It was only after they got to the moon that the politicians talked it to death, bent on spending the money back here on Earth. (And how did that work out?)

We fought this country’s bloodiest war over slavery. In 1964 and ’65, with the help of Republicans – who are now routinely vilified as racist – our country passed historic civil rights and voting rights legislation. Affirmative action programs were put in place.

And yet we’re now told by The New York Times that the very foundation of our country is racist. “Systemic racism” is the new blanket slur.

The cop who killed George Floyd is charged with second-degree murder. The cop who shot and killed a fleeing man in Georgia is charged with first-degree murder, and could face the death penalty. What’s left to discuss? Summary execution of cops who are accused?

But like Sundance says, talking is what politicians, pundits and activists are good at, so we need another serious discussion to begin, yet another national dialog. When was the last time a national dialog solved anything?

As the old saying goes, “Money talks. Bull… (let’s just leave it at bull) walks.”

The one thing that never seems to spark a meaningful national dialog is the huge debt we have heaped on our kids and grand kids. The main difference between our spendthrift political parties today is whether to add another $1 trillion to our debt, or $3 trillion.

Some difference.

I didn’t think I’d ever hear the number $1 trillion described as not nearly enough. Until now.

Don’t hold your breath waiting for that national dialog.

NEW NORMAL: The very essence of a sharp national dialog is the presidential debate.

And yet, we’re hearing Democrats say that Joe Biden should not debate President Trump. Joe Lockhart, President Clinton’s former press secretary, said last week that Biden absolutely should not debate. New York Times columnist Thomas Friedman says Biden should only debate if Trump first releases his tax records, and the debate is monitored by “fact checkers.” Writer Elizabeth Drew and comedian Jimmy Fallon joined the don’t debate chorus this week.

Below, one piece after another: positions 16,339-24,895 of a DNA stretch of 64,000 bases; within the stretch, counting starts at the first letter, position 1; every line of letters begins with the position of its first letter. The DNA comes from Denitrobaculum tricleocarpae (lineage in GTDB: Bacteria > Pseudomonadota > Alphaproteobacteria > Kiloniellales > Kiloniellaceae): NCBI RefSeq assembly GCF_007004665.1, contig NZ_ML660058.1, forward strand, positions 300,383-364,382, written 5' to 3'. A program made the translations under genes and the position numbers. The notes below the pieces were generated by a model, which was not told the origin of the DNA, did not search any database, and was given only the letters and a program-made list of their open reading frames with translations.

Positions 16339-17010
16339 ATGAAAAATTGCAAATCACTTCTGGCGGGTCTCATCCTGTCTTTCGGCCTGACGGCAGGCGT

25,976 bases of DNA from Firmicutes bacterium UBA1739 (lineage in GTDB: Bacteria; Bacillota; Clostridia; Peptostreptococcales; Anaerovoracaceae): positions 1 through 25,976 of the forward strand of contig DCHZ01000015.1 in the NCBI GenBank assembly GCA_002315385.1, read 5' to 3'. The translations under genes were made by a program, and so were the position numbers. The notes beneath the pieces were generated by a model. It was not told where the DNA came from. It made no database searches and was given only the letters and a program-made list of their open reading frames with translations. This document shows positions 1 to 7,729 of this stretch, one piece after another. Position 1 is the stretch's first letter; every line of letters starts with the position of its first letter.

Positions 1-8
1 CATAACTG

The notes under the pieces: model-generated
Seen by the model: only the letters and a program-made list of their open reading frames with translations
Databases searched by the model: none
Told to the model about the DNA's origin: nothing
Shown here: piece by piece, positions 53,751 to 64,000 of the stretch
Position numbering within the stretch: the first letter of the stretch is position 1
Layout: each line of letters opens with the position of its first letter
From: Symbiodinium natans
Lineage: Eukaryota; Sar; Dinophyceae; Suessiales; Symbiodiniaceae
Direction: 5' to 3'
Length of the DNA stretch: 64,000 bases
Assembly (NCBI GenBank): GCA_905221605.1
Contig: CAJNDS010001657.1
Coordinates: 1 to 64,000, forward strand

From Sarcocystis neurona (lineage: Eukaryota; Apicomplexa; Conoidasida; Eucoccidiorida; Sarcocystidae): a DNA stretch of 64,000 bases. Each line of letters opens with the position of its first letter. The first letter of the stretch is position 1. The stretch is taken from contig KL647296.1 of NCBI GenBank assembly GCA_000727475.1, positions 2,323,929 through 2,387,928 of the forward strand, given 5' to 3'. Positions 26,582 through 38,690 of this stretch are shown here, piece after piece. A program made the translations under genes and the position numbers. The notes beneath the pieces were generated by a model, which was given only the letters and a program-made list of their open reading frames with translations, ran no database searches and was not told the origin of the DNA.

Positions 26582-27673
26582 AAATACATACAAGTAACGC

Anyone who has seen Biden recently knows, however, the reason he will have his hands full in a debate. He can’t string two sentences together without faltering or committing an embarrassing gaff.

Simply put, Trump would be on him like a duck on a June bug.

The sad fact is that Biden – who ate vice presidential candidate Paul Ryan alive in their 2012 debate, which pundit Britt Hume said was the most “disrespectful” debate performance he had ever seen – is not nearly as articulate as he once was. Biden was all over Ryan in that debate, repeatedly demanding, “C’mon man!” that anyone could oppose him and Barack Obama.

It’s not an ageist slur to recognize that Biden now has trouble expressing himself. It’s obvious.

But some of the very folks who normally want a national dialog now oppose debates.

As the saying goes, “They can argue it flat, and they can argue it round.”

AND LASTLY: I can’t imagine Democrats – who hate the president with an intensity that’s enough to blow your hat in the creek – will allow Trump to beat them twice.

They’ll use any and all means to beat him. Count on it.

Katie bar the door.